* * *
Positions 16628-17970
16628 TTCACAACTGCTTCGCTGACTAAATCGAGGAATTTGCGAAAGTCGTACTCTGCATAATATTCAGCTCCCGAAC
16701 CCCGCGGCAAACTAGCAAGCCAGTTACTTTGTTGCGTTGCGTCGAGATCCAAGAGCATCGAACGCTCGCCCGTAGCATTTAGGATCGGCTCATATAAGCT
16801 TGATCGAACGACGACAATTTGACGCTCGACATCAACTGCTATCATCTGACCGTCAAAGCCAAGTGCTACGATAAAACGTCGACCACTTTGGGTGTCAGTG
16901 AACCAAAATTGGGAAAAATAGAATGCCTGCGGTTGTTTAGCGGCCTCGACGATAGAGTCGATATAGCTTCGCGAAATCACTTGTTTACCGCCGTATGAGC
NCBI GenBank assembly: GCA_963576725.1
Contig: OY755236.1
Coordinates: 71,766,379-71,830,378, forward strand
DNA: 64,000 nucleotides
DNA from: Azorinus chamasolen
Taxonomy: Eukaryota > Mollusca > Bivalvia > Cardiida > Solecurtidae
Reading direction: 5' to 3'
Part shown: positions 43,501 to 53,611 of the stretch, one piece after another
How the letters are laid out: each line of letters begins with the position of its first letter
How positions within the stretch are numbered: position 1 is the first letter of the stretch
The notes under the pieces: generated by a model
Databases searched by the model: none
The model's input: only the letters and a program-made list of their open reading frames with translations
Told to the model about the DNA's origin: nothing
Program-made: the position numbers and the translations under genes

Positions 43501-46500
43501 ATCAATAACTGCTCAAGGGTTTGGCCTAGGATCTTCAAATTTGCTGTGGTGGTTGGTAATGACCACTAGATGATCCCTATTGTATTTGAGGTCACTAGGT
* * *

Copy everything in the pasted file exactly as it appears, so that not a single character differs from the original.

Positions 16628-17970
16628 TTCACAACTGCTTCGCTGACTAAATCGAGGAATTTGCGAAAGTCGTACTCTGCATAATATTCAGCTCCCGAAC
16701 CCCGCGGCAAACTAGCAAGCCAGTTACTTTGTTGCGTTGCGTCGAGATCCAAGAGCATCGAACGCTCGCCCGTAGCATTTAGGATCGGCTCATATAAGCT
16801 TGATCGAACGACGACAATTTGACGCTCGACATCAACTGCTATCATCTGACCGTCAAAGCCAAGTGCTACGATAAAACGTCGACCACTTTGGGTGTCAGTG
16901 AACCAAAATTGGGAAAAATAGAATGCCTGCGGTTGTTTAGCGGCCTCGACGATAGAGTCGATATAGCTTCGCGAAATCACTTGTTTACCGCCGTATGAGC
NCBI GenBank assembly: GCA_963576725.1
Contig: OY755236.1
Coordinates: 71,766,379-71,830,378, forward strand
DNA: 64,000 nucleotides
DNA from: Azorinus chamasolen
Taxonomy: Eukaryota > Mollusca > Bivalvia > Cardiida > Solecurtidae
Reading direction: 5' to 3'
Part shown: positions 43,501 to 53,611 of the stretch, one piece after another
How the letters are laid out: each line of letters begins with the position of its first letter
How positions within the stretch are numbered: position 1 is the first letter of the stretch
The notes under the pieces: generated by a model
Databases searched by the model: none
The model's input: only the letters and a program-made list of their open reading frames with translations
Told to the model about the DNA's origin: nothing
Program-made: the position numbers and the translations under genes

Positions 43501-46500
43501 ATCAATAACTGCTCAAGGGTTTGGCCTAGGATCTTCAAATTTGCTGTGGTGGTTGGTAATGACCACTAGATGATCCCTATTGTATTTGAGGTCACTAGGT